New York, NY – The “fake news” phenomenon is more than just a problem for politics. At a time when we are scrutinizing (or should be scrutinizing) every headline and blurb that pops up in our newsfeed, inaccurate and sometimes sensational information regarding health and medicine is slipping through the cracks – and it can have dangerous effects.

In a piece for Forbes, Dr. Robert Glatter, speculates on the the severe end of the consequences “Fake news–particularly if related to a communicable disease–may have negative effects on patients’ emotional and physical well being, and could even lead to suicidal ideation or suicide.” He cites two recent examples of the “fake news” phenomenon: 

  1. An article published on Breitbart titled “Birth Control Makes Women Unattractive and Crazy.” Beyond the fact that it cites no accurate data regarding birth control, it plays on very real fears and anxiety that many share.
  2. Fake medical records for Hillary Clinton, which that showed up on the web in August, and were eventually disputed and proven to be false by her personal physician. They inaccurately listed a host of serious conditions and ailments.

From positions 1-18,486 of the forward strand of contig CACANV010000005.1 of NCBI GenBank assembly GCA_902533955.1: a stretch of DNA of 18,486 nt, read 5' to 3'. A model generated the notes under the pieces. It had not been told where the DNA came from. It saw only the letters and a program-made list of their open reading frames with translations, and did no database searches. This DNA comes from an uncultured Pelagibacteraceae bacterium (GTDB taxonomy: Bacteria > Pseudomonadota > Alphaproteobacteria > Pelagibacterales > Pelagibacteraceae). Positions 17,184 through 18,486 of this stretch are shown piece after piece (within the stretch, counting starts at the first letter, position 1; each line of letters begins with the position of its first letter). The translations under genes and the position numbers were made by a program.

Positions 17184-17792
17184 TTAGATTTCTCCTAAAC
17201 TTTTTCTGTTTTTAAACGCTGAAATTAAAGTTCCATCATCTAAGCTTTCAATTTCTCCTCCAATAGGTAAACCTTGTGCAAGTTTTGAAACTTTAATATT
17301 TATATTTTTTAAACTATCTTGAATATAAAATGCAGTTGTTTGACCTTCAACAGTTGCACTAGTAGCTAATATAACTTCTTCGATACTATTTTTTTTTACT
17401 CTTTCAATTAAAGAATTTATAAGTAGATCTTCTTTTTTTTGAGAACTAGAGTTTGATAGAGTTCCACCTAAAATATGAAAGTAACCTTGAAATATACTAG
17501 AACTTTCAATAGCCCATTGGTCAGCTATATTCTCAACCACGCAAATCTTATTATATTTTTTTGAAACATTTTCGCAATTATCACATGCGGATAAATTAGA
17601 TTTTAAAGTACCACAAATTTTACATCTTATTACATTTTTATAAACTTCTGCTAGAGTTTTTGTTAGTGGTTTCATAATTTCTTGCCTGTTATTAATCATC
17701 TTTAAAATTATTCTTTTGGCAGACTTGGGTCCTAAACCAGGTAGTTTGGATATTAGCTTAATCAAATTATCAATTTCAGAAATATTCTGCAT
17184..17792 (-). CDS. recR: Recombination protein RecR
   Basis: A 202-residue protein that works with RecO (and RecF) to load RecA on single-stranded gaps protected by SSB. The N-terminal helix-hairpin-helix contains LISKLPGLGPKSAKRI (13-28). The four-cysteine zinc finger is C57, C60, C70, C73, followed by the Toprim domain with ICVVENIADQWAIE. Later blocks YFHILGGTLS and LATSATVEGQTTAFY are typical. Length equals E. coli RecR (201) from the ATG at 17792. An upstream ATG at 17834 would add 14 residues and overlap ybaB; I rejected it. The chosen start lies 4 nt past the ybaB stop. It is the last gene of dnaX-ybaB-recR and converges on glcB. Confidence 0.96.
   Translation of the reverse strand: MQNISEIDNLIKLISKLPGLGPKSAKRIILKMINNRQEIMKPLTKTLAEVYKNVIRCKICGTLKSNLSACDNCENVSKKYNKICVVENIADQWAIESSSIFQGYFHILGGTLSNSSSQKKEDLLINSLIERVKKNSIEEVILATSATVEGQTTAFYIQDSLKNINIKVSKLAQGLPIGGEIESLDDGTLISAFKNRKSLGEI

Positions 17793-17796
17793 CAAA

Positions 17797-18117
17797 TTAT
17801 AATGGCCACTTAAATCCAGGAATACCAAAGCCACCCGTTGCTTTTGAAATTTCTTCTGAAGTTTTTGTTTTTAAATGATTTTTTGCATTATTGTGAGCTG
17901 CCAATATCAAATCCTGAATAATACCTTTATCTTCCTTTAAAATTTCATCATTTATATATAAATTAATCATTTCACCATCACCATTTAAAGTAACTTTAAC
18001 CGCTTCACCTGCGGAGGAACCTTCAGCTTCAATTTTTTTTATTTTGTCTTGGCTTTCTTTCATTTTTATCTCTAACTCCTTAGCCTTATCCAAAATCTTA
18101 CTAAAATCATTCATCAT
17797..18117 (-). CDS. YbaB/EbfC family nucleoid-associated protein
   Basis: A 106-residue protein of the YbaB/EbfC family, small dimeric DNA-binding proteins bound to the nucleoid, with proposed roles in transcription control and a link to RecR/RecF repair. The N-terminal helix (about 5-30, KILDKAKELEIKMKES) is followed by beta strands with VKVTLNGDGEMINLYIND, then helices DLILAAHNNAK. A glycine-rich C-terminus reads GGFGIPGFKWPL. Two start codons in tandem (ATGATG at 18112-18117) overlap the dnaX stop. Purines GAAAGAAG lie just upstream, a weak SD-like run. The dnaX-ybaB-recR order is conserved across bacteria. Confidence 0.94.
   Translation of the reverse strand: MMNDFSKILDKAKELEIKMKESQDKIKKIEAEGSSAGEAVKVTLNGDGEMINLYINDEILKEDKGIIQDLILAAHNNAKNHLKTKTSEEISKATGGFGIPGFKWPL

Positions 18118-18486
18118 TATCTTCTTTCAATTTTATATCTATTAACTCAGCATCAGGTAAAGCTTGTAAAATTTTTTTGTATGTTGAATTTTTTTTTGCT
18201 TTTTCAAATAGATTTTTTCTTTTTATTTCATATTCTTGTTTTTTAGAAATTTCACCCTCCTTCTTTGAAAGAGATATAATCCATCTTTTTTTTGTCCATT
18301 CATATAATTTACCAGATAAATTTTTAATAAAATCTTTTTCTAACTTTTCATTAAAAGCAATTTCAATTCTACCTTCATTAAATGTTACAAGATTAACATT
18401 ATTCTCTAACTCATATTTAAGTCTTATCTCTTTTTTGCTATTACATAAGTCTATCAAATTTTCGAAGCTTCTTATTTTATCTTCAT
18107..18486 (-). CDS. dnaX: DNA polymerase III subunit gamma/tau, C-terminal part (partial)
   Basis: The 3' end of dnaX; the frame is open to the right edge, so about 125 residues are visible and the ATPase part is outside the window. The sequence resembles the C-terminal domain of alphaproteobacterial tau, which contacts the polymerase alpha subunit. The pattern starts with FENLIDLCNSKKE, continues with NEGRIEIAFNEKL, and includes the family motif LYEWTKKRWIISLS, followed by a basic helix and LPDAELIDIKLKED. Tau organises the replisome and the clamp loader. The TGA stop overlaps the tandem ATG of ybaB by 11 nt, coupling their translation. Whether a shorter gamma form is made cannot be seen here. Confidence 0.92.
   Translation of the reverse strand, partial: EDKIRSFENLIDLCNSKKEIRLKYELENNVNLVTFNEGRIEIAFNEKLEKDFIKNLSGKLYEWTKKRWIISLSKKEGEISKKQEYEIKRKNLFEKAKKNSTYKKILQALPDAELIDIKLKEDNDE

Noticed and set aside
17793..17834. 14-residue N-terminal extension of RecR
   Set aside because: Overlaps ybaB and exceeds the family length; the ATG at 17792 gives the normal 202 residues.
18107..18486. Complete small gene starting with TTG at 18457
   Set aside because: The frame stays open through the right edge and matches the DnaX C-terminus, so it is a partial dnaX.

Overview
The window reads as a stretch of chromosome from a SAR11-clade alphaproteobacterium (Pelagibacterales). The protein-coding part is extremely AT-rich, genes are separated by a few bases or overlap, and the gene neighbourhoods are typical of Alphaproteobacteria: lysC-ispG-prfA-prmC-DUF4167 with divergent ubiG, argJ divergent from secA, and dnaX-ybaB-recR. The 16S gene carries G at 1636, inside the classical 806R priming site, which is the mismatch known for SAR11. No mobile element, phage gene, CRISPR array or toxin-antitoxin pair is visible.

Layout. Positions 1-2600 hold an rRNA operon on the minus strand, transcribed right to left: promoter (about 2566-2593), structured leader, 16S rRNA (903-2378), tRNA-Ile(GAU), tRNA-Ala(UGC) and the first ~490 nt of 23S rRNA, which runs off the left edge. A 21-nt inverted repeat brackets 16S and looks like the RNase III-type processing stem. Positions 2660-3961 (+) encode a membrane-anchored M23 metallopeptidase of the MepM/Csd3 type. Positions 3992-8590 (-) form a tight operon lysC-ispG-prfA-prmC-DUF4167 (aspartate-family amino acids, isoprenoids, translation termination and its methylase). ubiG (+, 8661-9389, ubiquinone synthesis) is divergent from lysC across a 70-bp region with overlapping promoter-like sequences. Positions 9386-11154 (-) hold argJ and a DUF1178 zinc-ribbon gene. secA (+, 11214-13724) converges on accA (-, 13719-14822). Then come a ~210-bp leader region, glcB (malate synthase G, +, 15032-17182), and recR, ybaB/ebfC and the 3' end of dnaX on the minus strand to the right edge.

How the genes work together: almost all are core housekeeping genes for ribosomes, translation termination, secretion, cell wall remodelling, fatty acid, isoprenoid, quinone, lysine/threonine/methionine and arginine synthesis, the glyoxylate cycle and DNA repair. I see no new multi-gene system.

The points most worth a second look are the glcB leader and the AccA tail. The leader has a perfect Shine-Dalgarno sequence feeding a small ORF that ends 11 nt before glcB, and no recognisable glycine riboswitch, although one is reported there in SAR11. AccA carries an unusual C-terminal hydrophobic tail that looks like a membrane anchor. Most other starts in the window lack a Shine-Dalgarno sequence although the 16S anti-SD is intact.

Glatter goes on to add that it is imperative that medical sites that aggregate news from the world of health start to follow in the footsteps of Google and Facebook and implement systems to validate the accuracy of content and have a mechanism to scrub that which doesn’t measure up.

Why it matters – As we’ve covered numerous times in this blog and in our trend reports (“First Visit, Second Opinion” – 2016 Health Trends), patient empowerment and the thirst for health information is at an all time high. The internet remains a top research tool, but all too often, people are turning to social media and other online resources of varying quality for critical advice. In this new era of questionable content, trusted health “thought leaders” (doctors, advocacy groups, and maybe even brands) may soon see themselves saddled with a new responsibility—guiding patients toward the right news sources with accurate, verifiable information.

About the Author:

Jeffrey Giermek